Clare Drake, the winningest coach in Canadian college hockey history and a member of the Hockey Hall of Fame, died Sunday at the age of 89.
Drake coached the University of Alberta to 697 victories and six University Cup championships over 28 years before leaving in 1989. He also coached the Edmonton Oilers during the 1975-76 Wold Hockey Association season and served as a co-coach for the 1980 Canadian Olympic Hockey Team in Lake Placid, N.Y.
Drake was inducted into the Hockey Hall of Fame last November.
“Clare was one of those iconic coaches when I was growing up that won at every level, but to me he was a teacher of the game,” Washington Capitals coach Barry Trotz said. “If you were an opponent or you were a young kid, who I was over the time, he was a guy that would try to teach and show and he didn’t care if you were the opponent. And he developed a lot of great young men who became coaches and a lot of great players and an outstanding winning tradition at Alberta.”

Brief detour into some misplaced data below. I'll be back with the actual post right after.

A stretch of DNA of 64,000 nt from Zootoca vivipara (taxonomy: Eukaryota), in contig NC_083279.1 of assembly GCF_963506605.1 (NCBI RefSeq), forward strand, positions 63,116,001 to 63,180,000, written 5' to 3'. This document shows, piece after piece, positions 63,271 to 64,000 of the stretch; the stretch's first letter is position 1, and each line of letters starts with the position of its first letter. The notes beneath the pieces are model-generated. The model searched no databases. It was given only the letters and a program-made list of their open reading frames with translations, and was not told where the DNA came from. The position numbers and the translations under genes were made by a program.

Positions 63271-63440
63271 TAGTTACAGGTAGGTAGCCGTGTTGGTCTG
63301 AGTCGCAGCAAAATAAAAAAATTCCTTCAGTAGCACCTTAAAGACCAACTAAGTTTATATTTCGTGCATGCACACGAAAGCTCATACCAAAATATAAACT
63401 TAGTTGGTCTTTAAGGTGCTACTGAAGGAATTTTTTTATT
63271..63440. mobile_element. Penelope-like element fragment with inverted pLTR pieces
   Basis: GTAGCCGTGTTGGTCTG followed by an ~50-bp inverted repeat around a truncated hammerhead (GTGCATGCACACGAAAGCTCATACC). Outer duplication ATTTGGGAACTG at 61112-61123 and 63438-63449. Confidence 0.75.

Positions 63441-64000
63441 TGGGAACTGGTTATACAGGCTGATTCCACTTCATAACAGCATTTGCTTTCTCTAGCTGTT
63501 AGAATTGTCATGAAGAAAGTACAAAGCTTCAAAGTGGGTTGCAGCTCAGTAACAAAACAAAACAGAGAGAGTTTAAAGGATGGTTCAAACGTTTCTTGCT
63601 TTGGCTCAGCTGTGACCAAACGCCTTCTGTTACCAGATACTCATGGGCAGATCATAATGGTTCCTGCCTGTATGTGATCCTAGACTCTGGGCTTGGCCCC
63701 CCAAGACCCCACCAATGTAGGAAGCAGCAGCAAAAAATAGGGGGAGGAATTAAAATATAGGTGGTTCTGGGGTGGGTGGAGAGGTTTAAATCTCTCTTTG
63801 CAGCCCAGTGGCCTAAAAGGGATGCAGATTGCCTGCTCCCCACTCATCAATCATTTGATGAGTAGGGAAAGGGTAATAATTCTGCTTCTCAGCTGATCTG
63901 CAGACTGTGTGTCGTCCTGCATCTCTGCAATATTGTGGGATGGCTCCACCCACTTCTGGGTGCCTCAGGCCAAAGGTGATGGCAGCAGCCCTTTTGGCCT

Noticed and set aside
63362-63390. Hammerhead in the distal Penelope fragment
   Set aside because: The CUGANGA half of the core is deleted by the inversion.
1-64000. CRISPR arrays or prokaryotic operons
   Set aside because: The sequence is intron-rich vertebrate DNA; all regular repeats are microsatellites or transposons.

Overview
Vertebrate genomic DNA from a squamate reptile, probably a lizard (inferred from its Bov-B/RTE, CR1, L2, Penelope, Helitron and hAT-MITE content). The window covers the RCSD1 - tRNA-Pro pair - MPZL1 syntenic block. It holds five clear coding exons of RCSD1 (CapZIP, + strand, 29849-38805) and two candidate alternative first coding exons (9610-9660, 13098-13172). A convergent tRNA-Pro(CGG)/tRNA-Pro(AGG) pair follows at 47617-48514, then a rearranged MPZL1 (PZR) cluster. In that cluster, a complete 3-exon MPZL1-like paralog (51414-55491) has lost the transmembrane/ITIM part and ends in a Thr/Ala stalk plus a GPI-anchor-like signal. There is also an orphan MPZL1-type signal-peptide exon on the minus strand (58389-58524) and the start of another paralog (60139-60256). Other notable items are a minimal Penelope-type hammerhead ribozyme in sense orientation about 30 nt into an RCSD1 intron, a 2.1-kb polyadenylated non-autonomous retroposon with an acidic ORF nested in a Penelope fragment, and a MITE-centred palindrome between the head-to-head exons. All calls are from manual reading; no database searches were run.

Trotz is one of several current and past NHL coaches who considered Drake a mentor.
“I’m a head coach today because of Clare Drake,” Toronto Maple Leafs coach Mike Babcock said. “A lot of the tactical and strategical growth that Canadian hockey has enjoyed through the National Coaching Certification Program came from his contributions.
“The biggest thing for me is that Clare Drake, if he was coaching in the NCAA, he’d be John Wooden. That’s who he is. And that’s how many people he’s impacted. That’s the kind of integrity he had, that’s the kind of moral fiber he had. Most of the players he coached ended up being good people — good doctors, good lawyers — not necessarily good pro players, but what an impact he had on the community. And for coaches who fell under his influence along the way — Dave King or Hitch or whomever — he helped us all.
—Field Level Media